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Home Book Review

What Gandhi Didn’t See: Being Indian in South Africa

By Zainab Priya Dala

Published : Saturday, 9 February, 2019 at 12:00 AM  Count : 599
Reviewed by R Krithika

Gandhi's impact on the Indian Diaspora in South Africa...
What Gandhi Didn’t See: Being Indian in South Africa

What Gandhi Didn’t See: Being Indian in South Africa

One of the things we learnt about Gandhi in school was how his sojourn in South Africa - and specifically being thrown out a train at Pietermaritzburg - led to a shift in his politics and social views. Last year much was made about the fact that it was the 125th anniversary of his eviction from the train and Zainab Priya Dala's What Gandhi Didn't See: Being Indian in South Africa has an account of re-enactment that ends with the question "If he came here today, to modern-day South Africa, would only the rich be allowed to have an audience with him? Would anyone else even care?" She wonders whether South Africa has "begun engineering a relevance to Gandhi that serves popular politics now in a country that is scratching the dust for heroes."

A slim volume of essays that combines history, memoir, and opinion, the book also talks about negotiating a complicated history on a daily basis. Dala digs into family history and her own experiences to show how Gandhi did not really touch the labouring classes in her country. A telling remark comes from her father - whose great-grandfather had come to South Africa - as an indentured labourer: "Gandhi was a great man... but he never came here, did he?" 'Here' was a sugarcane mill where men and women were yoked to a sugarcane crusher.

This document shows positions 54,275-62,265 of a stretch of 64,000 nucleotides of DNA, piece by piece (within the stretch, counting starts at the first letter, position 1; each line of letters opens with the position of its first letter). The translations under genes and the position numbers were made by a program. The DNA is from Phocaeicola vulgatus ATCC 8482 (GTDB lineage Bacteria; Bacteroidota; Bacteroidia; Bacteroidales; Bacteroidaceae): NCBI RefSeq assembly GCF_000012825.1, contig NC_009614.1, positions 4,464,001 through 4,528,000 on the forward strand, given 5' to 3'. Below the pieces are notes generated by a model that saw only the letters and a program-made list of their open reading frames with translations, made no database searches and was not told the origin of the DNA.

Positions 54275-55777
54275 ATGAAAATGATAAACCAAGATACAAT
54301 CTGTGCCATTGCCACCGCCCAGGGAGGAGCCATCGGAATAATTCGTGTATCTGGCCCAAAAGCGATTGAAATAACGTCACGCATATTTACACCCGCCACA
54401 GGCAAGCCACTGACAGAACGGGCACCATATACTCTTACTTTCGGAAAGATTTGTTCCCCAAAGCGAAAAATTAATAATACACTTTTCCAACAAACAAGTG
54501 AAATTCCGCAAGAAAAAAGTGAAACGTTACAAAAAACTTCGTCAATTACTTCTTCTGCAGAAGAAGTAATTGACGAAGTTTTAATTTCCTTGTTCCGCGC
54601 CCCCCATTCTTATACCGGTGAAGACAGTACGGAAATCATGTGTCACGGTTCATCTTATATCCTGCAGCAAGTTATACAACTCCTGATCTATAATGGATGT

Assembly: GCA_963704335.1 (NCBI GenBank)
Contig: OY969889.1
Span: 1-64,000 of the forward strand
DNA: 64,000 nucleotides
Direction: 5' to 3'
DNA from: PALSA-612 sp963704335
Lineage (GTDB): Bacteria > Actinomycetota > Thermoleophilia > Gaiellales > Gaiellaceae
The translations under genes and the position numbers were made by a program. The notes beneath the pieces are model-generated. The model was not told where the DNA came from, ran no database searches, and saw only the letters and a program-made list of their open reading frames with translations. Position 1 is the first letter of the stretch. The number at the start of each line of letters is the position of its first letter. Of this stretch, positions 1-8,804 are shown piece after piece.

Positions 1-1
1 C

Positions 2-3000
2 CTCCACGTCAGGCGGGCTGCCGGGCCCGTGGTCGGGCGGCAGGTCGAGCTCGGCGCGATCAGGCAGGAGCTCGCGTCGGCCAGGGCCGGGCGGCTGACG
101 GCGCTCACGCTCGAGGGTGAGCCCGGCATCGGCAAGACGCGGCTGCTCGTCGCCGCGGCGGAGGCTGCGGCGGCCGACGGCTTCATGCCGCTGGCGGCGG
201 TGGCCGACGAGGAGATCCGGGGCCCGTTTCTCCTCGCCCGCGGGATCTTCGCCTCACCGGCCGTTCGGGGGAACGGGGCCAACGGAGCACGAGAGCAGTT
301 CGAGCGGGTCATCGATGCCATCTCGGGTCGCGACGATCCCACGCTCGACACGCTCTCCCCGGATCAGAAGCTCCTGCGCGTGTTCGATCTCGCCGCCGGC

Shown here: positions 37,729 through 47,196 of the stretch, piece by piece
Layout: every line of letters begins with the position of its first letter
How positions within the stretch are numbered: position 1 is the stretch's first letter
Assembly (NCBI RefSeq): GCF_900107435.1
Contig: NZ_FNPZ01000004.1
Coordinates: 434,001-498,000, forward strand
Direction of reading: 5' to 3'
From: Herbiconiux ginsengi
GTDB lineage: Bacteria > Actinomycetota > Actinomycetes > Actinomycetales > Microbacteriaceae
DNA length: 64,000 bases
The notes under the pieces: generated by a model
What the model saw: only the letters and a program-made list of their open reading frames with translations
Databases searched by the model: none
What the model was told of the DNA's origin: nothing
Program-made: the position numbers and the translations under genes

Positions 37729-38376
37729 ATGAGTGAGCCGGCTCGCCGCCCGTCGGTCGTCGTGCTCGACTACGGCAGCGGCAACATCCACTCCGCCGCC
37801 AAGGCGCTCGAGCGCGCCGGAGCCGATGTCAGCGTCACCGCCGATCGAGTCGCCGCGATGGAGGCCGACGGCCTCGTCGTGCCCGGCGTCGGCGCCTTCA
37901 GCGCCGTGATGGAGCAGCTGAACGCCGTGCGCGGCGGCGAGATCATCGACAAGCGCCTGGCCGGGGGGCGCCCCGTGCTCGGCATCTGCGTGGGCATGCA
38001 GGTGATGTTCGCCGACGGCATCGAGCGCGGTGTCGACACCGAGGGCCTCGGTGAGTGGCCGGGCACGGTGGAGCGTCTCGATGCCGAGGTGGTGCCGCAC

Dala offers quick sketches of life in South Africa post the abolition of apartheid, how Indians who had been treated marginally better than the Black South Africans now face animosity and hate, of how caste didn't quite matter but what did was whether one arrived as indentured labourer or as trader.

Today, Dala writes, the line of separation is money. For a country that is grappling with many of the issues that Dala writes about, the book holds up a mirror to ourselves. The South African Indians have moved far away from the cane fields and the time they felt Gandhi was far above them, says Dala, arguing that young people need to be able to reach out to the Mahatma and his words. She wants Gandhi to be taken out of the 'manicured glass box' by people who keep him like a 'memento'. Just one grouse: was it necessary to go on repeating her family's antecedents?

Courtesy: The Hindu



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